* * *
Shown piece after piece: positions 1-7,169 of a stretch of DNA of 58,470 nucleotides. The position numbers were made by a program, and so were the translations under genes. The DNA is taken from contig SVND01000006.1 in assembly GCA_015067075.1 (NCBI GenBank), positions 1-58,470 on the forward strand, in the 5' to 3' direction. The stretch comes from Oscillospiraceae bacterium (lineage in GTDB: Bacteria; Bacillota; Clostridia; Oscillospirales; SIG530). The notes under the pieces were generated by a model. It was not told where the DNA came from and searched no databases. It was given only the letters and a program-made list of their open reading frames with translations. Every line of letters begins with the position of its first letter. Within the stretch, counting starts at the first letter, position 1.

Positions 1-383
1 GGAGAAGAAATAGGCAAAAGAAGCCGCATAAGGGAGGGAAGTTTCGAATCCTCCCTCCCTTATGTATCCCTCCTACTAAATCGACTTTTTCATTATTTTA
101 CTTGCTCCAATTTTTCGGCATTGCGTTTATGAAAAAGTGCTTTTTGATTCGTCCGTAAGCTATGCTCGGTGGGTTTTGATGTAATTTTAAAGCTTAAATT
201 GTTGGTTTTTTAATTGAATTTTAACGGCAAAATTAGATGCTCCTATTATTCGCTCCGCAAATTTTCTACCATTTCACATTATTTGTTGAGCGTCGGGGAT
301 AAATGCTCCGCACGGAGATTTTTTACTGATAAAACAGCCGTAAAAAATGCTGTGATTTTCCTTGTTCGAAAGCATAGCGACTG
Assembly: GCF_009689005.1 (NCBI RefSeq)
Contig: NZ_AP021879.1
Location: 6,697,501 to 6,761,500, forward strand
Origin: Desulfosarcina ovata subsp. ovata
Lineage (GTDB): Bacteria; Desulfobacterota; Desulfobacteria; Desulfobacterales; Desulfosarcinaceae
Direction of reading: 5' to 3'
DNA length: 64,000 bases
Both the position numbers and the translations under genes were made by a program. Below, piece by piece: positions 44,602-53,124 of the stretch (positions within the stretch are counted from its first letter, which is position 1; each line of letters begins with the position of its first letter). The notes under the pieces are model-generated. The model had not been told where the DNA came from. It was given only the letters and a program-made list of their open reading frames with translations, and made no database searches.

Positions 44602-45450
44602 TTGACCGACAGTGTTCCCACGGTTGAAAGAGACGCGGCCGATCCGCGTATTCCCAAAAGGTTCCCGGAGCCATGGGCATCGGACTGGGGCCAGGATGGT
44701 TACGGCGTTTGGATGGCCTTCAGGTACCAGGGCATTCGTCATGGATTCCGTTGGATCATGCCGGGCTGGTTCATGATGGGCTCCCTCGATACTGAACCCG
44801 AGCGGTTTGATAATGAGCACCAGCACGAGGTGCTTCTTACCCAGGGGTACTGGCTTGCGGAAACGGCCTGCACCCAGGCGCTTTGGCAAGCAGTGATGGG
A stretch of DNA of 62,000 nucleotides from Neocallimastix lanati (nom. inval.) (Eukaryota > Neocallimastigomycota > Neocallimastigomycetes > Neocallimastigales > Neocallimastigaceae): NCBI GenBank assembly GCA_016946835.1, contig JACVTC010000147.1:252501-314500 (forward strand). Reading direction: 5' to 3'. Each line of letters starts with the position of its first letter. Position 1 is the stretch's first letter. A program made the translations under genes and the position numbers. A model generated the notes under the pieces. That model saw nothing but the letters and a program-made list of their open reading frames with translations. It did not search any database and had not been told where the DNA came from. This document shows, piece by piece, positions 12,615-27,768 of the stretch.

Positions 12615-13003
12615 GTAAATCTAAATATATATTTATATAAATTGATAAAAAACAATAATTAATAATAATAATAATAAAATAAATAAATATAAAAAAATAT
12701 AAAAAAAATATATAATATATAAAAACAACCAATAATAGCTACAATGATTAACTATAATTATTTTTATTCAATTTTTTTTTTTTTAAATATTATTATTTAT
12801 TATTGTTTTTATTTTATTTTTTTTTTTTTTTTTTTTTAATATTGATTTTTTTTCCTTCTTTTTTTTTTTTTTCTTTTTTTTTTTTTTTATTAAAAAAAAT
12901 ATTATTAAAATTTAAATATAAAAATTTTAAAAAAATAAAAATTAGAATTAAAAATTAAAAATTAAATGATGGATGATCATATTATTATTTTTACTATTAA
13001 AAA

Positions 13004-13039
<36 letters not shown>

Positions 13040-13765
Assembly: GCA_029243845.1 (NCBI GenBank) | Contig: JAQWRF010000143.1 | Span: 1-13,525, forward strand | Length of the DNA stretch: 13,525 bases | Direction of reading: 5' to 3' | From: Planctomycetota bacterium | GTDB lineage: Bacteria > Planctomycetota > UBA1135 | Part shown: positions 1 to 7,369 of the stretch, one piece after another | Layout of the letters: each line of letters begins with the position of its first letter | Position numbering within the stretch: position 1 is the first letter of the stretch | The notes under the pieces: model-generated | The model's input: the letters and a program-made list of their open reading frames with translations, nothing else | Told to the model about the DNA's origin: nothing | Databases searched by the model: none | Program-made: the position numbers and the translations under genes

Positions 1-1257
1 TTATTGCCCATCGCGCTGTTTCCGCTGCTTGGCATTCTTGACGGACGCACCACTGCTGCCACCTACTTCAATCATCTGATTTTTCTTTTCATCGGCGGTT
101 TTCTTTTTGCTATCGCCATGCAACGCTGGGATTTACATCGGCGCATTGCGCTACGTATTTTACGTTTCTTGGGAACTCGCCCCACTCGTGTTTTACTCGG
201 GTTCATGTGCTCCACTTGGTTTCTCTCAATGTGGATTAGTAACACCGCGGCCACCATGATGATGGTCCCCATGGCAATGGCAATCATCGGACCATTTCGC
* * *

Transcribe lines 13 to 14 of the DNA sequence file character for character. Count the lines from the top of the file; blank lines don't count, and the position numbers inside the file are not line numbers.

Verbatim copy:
DNA length: 64,000 bases
Both the position numbers and the translations under genes were made by a program. Below, piece by piece: positions 44,602-53,124 of the stretch (positions within the stretch are counted from its first letter, which is position 1; each line of letters begins with the position of its first letter). The notes under the pieces are model-generated. The model had not been told where the DNA came from. It was given only the letters and a program-made list of their open reading frames with translations, and made no database searches.